Sports: Pandemic Edition


Photo by William Jenks

Ames schools were on a two-week mandatory online schooling recently. Along with the closing of schools came the hold on sports. Can AHS sports survive this? 

The ever-changing schedules, Covid-19 in general, and the whole Return To Learn ordeal, students are bound to be stressed. Add athletics to the mix, and on a tight schedule, student-athletes are bound to be wound tight. This has been proven in a study from the University of Wisconsin School of Medicine and Public Health, where student-athletes have said, “the COVID-19 pandemic has taken a significant toll on mental health… approximately 68 percent of the 3,243 student-athletes surveyed reported feelings of anxiety and depression at levels that would typically require medical intervention.”

Studies have shown that acute stress has minor implications on the body, such as increased blood pressure, hormone, and sugar levels. When these acute problems start to become chronic, larger issues can arise. These problems can be both mental and physical, such as anxiety, depression, and problems with metabolism. There’s also evidence that cumulative stress often leaves the body more susceptible to injuries. 

Athletes at Ames High are feeling no different. “Mentally it’s hard not to see my friends I normally get to see, especially since it’s senior year,” said Kate MacLeod a senior varsity swimmer. Practices aren’t any easier either, with tight restrictions on the team, forcing the system of how practices work to change. Since you can’t swim with a mask the team has to compensate. “It’s a lot harder to work as a team in practice and do sets together when socially distancing the whole time,” said MacLeod.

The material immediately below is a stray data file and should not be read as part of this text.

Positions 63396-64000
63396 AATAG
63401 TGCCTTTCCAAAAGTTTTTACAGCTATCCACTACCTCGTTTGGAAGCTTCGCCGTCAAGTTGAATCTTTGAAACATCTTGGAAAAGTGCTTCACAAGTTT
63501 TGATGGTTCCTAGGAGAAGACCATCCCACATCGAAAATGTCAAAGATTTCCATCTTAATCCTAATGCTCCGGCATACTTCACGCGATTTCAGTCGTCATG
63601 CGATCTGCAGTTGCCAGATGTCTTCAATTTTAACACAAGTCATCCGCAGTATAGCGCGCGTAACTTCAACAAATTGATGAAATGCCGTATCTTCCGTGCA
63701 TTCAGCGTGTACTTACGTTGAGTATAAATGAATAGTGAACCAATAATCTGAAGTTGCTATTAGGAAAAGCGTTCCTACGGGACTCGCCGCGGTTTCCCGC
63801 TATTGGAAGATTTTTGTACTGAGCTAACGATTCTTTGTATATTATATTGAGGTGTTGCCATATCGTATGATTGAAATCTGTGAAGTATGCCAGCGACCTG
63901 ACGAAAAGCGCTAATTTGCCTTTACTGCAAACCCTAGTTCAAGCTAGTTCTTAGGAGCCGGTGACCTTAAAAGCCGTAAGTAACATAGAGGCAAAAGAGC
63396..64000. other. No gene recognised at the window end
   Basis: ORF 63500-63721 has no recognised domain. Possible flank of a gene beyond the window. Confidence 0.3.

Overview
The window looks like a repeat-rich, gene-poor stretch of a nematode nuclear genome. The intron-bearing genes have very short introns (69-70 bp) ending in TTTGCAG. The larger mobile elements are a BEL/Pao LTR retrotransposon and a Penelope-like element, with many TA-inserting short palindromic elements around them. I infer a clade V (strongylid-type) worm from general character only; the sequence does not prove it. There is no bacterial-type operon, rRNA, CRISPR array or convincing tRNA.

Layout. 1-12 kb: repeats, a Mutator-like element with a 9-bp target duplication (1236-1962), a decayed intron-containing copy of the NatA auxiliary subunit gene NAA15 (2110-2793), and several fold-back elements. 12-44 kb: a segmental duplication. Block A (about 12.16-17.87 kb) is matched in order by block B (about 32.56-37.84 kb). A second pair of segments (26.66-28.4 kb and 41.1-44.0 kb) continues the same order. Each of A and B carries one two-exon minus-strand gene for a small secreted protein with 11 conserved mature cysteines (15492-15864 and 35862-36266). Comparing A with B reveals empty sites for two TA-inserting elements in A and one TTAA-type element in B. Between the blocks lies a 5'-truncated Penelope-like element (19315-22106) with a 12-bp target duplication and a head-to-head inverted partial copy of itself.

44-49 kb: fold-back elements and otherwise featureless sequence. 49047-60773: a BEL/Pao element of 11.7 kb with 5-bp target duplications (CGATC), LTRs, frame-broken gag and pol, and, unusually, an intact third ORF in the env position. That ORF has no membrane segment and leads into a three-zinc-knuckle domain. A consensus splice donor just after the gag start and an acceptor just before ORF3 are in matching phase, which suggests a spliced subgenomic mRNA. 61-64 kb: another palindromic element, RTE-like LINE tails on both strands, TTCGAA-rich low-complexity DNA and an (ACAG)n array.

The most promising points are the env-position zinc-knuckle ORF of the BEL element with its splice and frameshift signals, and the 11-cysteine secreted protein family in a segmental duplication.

The resilience of Ames High athletes shows, perhaps due to the already stressful nature of the school atmosphere, this whole corona thing is just another hurdle. 

Not just swimmers are facing difficult situations. Due to shutdowns, the football team lost about 3 weeks of practice, as well as the Homecoming game postponed till spring. With all this adversity the team still stays positive.

“There have been challenges to try to not lose growth and momentum, but Coach has been constantly preparing us to adjust to anything, which is something that the team has managed to do well to be able to keep our program moving forward,” said Niko Stevens a senior varsity football player.

As for the homecoming, everyone is trying to stay positive as well, the team would’ve liked to have the homecoming game as usual, but you know, coronavirus. “It hasn’t been a concern at all because the guys are all excited to be back and to be able to get in as many games as possible,” said Stevens. 

To avoid internalizing stress how about we get ahead of this problem. Unclench your jaw, roll out your shoulders, and actually use a calendar for your schoolwork. We can make the best out of this situation, hopefully. Just relax, don’t get hurt, and try to keep a consistent training schedule so we still, hopefully, come out on top.